The government of the Chinese city of Shanghai is cutting some fees to defuse striking truck drivers' anger over high fuel prices, an official spokesman said Saturday, after days of confrontation earlier this week disrupted the world's busiest port.
The Shanghai government's promised steps, which include lowering standard fees and removing non-standard fees, came after the strike made global headlines amid worries the strike could disrupt trade flows in China's biggest commercial hub.
Shanghai is actively taking measures to respond to the strike, the official Xinhua news agency reported early on Saturday, citing an unidentified Shanghai government spokesman.
All ports in Shanghai were operating normally, the spokesman added.
Separately, the Shanghai Municipal Transport and Port Authority said Saturday it would cancel certain fees, such as fuel surcharge, while lowering a few other fees for the container road transport sector.
The new measures, which also specified how certain fees should be charged and promised help to companies facing operational difficulties, were aimed at easing rising inflation and cost pressures on transport companies, the port authority said in a statement on its website (http://www.jt.sh.cn/index.html),
without mentioning the strike by the truck drivers.
Up to now, Shanghai officials have not commented publicly about the strike, a boldly public demonstration of anger over rising consumer prices and fuel price increases in China.
The Xinhua report about the Shanghai government's steps was in English, and China's tightly controlled state media has otherwise made scant mention of the unrest.
Friday, a crowd of about 600 people milled about outside an office of a logistics company near the Baoshan Port, one of the city's string of ports. Some threw rocks at trucks whose drivers had not joined the strike, breaking the windows of at least one truck.
STRIKE STILL ON
The situation appeared calm in the Baoshan area on Saturday, with no organized activity by the drivers and only a small security presence.
Some drivers said they had heard about the city government's offers while many complained they did not have enough information and vowed to continue the strike unless concrete results were achieved in negotiations with the authorities.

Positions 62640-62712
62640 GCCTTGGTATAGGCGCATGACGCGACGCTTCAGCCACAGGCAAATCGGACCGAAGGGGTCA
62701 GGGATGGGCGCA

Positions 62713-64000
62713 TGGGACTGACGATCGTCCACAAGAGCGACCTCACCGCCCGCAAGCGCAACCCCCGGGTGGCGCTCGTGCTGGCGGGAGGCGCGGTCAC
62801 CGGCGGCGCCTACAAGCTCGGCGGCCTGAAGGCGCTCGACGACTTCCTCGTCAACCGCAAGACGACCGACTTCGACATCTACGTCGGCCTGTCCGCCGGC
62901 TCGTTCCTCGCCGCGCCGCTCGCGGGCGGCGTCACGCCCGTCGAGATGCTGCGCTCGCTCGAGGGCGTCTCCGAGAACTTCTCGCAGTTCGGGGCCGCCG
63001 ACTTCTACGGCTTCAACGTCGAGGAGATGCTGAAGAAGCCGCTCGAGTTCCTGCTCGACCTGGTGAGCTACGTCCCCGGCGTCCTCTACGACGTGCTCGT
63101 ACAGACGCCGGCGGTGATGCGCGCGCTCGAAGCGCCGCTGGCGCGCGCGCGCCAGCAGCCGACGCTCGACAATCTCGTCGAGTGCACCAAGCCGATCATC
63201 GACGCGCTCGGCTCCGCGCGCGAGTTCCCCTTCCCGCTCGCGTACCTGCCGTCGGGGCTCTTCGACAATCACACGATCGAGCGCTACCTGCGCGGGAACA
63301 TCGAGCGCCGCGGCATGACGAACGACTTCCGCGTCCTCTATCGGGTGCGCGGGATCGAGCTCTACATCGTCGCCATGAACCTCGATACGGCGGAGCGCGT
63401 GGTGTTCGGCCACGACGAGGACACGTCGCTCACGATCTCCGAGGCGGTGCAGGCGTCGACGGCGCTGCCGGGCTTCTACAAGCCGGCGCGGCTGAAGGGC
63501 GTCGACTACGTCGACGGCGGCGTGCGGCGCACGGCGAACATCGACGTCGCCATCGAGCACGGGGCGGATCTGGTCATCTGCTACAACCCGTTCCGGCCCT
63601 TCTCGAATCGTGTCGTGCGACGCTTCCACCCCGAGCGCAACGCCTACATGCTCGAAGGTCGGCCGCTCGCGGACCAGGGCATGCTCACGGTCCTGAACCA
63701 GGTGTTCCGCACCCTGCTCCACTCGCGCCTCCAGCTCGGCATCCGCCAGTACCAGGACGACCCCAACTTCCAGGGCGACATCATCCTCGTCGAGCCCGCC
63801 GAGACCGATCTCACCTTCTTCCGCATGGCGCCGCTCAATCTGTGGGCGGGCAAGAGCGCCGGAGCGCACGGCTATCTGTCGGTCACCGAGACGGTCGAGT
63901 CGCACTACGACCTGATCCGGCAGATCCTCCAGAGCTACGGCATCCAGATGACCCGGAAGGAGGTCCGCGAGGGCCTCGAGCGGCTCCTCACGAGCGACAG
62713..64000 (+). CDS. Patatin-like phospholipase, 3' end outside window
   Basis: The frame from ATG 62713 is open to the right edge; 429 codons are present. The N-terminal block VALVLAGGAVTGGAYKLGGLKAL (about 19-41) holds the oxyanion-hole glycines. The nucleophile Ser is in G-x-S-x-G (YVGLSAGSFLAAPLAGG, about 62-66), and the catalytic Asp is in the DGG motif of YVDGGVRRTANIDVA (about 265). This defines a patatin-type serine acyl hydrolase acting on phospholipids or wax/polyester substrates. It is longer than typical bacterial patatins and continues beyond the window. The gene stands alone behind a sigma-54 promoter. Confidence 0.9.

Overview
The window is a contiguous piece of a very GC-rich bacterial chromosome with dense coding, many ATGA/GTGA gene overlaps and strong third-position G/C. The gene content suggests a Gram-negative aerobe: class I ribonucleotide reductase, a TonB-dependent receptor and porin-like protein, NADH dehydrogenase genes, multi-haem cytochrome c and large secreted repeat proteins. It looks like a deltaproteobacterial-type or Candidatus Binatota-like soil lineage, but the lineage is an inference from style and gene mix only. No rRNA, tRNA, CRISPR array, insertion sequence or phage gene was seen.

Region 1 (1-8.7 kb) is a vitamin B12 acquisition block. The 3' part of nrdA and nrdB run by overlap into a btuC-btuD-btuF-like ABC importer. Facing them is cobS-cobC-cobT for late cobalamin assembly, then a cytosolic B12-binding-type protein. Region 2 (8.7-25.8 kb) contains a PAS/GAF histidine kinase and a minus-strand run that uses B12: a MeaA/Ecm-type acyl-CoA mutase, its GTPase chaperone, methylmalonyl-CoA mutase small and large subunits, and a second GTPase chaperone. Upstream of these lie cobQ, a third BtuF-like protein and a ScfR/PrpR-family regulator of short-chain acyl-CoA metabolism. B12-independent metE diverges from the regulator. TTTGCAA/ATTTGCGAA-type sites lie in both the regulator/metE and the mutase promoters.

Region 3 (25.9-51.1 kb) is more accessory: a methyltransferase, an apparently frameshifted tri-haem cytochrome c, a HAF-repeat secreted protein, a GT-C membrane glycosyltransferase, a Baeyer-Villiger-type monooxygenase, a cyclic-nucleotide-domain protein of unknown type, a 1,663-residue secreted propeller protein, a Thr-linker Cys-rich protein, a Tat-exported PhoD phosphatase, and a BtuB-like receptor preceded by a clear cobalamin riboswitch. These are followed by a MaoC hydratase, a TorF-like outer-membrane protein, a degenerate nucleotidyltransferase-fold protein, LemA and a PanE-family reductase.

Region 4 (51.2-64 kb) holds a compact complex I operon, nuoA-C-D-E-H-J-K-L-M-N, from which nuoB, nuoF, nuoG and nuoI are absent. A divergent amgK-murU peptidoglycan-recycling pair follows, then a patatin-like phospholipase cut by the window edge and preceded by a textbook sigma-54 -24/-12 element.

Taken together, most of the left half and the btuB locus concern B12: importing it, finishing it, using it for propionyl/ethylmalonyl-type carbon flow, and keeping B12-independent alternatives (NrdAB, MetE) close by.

There is still a strike on. There are supposed to be organizers in talks but I won't believe it until I have the money in my hand, one driver from Henan province who wouldn't give his name, said.
If I earn 10 yuan, and it costs me 11, what's the point? he said.
Another driver named Li said he was confident that the government would have to take measures to resolve the situation.
If the situation doesn't change there won't be any truck drivers left here. We'll all go back and find other jobs, he said.
It's not that I'm striking. I just can't continue to do a job where I end up losing money, he said.
Authorities would meet representatives of the truck drivers Monday for talks aimed at ending the strike, a policeman told the striking drivers Friday when security officers tried to disperse the crowd.
Text messages containing threats of violence against drivers who do not take part in the strike were still circulating among drivers Saturday.
The government is struggling to contain inflation, which hit 5.4 percent in March, magnifying the ruling Communist Party's long-standing jitters about the potential for public resentment over prices, taxes and fees to escalate into protest.
The Party leadership is especially jumpy about threats to social stability following online calls for Jasmine Revolution protests inspired by anti-authoritarian uprisings across the Arab world, and has detained dozens of dissidents.
Many of the strikers at the ports in Shanghai are independent contractors who haul goods to and from the port, and they have demanded that the government do something about rising fuel costs and what some called high fees charged by transport firms.
(Writing by Chris Buckley in Beijing and Soo Ai Peng in Shanghai; Editing by Sanjeev Miglani)